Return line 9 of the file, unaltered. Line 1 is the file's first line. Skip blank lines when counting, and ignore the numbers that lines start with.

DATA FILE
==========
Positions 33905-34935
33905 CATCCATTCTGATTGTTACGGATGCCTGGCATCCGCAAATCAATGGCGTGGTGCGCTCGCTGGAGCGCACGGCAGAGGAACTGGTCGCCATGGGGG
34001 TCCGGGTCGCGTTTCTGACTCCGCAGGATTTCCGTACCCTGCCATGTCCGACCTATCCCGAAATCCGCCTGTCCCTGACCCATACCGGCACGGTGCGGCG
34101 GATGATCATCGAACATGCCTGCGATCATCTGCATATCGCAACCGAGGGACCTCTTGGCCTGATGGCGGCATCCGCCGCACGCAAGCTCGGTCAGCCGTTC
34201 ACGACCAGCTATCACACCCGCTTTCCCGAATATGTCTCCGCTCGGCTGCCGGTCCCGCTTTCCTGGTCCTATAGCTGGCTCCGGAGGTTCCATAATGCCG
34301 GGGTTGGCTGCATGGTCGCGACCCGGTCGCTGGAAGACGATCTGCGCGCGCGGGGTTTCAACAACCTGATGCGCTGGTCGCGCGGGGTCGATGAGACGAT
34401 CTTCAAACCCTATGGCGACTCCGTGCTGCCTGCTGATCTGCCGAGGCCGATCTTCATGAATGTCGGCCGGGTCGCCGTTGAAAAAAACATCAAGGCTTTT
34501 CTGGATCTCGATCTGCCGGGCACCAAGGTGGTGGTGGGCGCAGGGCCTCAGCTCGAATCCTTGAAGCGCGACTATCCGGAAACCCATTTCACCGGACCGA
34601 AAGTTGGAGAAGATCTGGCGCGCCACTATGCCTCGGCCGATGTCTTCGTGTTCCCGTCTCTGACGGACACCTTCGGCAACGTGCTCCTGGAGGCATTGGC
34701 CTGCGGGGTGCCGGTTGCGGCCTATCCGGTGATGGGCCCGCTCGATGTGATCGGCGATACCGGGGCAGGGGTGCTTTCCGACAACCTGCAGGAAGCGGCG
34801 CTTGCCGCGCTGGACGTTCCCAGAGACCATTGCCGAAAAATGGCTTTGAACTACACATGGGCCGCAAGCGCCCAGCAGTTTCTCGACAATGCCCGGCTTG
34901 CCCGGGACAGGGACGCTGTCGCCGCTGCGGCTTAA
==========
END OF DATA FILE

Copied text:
34601 AAGTTGGAGAAGATCTGGCGCGCCACTATGCCTCGGCCGATGTCTTCGTGTTCCCGTCTCTGACGGACACCTTCGGCAACGTGCTCCTGGAGGCATTGGC